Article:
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Western Cape is the third most populated province with 11.9% of SA’s population

An aerial view of Cape Town including Paarden Island, Lagoon beach, Table Mountain and Marine Drive. Picture: Henk Kruger/ANA/African News Agency

An aerial view of Cape Town including Paarden Island, Lagoon beach, Table Mountain and Marine Drive. Picture: Henk Kruger/ANA/African News Agency

Published Aug 1, 2022

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Cape Town - Statistician-General Risenga Maluleke has said that between 2002 and 2022 South Africa’s population increased despite the devastating impact of Covid-19.

Statistics SA’s Mid-Year Population Estimates (MYPE 2022) data estimated that there were 60.6 million in the country by the end of June 2022.

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The MYPE 2022 data showed the Western Cape was the third most populated province, accounting for 11.9% of the national population.

Cape Town has the largest share of the provincial population, with about 4.7 million people or 65.8% living in the metro.

Stats SA estimated for the period 2021–2026, the Western Cape would experience one of the largest inflows of migrants, standing at approximately 460 489.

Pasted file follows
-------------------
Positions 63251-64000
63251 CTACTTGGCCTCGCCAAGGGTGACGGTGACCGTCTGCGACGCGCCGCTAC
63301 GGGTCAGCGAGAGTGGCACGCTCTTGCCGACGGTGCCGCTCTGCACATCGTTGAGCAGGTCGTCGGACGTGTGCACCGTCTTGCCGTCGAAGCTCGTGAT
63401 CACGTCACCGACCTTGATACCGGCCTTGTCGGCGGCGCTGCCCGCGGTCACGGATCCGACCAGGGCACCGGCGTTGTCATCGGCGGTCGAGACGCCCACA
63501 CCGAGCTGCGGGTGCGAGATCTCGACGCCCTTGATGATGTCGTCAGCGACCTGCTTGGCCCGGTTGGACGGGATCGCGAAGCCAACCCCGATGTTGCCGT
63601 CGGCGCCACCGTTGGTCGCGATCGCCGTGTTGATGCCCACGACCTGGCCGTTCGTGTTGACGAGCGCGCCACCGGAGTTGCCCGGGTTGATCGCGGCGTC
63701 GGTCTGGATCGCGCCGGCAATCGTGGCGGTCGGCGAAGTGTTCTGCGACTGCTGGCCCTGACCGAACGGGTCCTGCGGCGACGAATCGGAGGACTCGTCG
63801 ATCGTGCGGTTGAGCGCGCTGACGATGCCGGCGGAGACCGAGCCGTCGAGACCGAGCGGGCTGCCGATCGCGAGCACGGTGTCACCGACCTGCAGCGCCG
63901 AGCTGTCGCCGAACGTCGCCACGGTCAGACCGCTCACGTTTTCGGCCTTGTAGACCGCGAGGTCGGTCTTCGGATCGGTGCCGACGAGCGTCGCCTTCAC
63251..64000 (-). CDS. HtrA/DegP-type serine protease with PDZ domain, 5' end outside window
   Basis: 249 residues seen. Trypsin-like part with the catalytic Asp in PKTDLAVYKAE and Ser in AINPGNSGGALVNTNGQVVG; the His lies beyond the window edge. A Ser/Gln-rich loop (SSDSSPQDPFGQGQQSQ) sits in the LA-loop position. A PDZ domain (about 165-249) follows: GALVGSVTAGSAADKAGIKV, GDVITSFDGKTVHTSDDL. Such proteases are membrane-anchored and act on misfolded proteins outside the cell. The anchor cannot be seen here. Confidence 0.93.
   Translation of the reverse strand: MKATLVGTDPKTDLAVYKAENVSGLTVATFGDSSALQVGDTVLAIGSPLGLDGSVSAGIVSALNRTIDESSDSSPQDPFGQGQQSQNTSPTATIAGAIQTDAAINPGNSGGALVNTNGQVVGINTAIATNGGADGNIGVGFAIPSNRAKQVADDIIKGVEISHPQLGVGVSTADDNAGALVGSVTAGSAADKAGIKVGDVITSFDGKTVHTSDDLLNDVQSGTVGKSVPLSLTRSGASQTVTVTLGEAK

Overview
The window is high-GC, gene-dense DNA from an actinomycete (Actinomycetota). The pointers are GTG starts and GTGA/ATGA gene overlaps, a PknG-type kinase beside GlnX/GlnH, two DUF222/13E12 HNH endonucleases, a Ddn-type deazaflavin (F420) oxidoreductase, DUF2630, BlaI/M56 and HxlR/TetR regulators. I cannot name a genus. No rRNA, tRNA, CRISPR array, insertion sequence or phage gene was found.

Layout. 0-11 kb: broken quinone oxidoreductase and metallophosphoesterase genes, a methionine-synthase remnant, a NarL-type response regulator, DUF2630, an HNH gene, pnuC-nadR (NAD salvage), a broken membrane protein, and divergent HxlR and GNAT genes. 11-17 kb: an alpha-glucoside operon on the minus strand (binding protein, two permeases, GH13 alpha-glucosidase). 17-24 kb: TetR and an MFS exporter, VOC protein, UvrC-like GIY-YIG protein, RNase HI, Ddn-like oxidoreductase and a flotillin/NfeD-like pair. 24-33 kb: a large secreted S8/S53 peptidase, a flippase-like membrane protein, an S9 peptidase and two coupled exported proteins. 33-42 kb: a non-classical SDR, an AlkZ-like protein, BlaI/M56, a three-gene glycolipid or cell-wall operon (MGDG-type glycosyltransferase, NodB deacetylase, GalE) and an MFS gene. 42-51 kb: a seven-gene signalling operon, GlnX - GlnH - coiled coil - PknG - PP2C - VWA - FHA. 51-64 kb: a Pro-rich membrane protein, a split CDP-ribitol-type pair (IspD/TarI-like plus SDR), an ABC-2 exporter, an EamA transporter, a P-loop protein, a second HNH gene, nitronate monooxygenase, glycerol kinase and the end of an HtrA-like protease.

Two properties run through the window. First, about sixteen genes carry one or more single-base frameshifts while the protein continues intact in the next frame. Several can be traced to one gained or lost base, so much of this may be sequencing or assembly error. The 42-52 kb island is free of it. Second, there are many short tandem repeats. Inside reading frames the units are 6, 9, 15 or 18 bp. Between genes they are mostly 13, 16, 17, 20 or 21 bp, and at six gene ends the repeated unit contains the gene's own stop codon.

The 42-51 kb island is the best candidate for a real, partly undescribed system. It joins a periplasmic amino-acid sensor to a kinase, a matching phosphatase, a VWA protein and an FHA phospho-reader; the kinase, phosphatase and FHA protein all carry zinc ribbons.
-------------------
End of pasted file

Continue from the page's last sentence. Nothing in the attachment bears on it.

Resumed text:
Analysing the MYPE data, Development Planning Intelligence Management and Research director Helena Jacobs said the major pull factors for migration to the Western Cape were employment, better living conditions, family and household, education and retirement.

Jacobs said migration trends on the ground range from semi-gration, where people are seeking a better workfrom-home lifestyle and moving to smaller towns within their provinces, to seasonal workers, where people migrate in search of seasonal work on farms during harvest periods.

She said: “Such factors put pressure on municipalities and the government to provide services, infrastructure and housing to keep up with the continued rapid urbanisation and population growth. This is why we as the Province continue to do research to better understand these trends.”

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Maluleke said: “The proportion of elderly persons aged 60 years and older in South Africa is increasing over time and as such policies and programmes to care for the needs of this growing population should be prioritised.”

Statistician-General Risenga Maluleke said that between 2002 and 2022 South Africa’s population increased. Picture: Supplied

Provincial Department of Social Development spokesperson Esther Lewis said: “The Department has budgeted R236 million in support of care and services to older persons during this financial year.

“This includes the funding of 114 residential facilities or old age homes, and 185 community-based services centres.”

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She said they had prioritised their mandates in line with the Older Persons Act, which includes: registration of residential facilities as well as community-based facilities; monitoring compliance with norms and standards; and addressing the rights of, and strengthening protection services to older persons.

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Cape Argus

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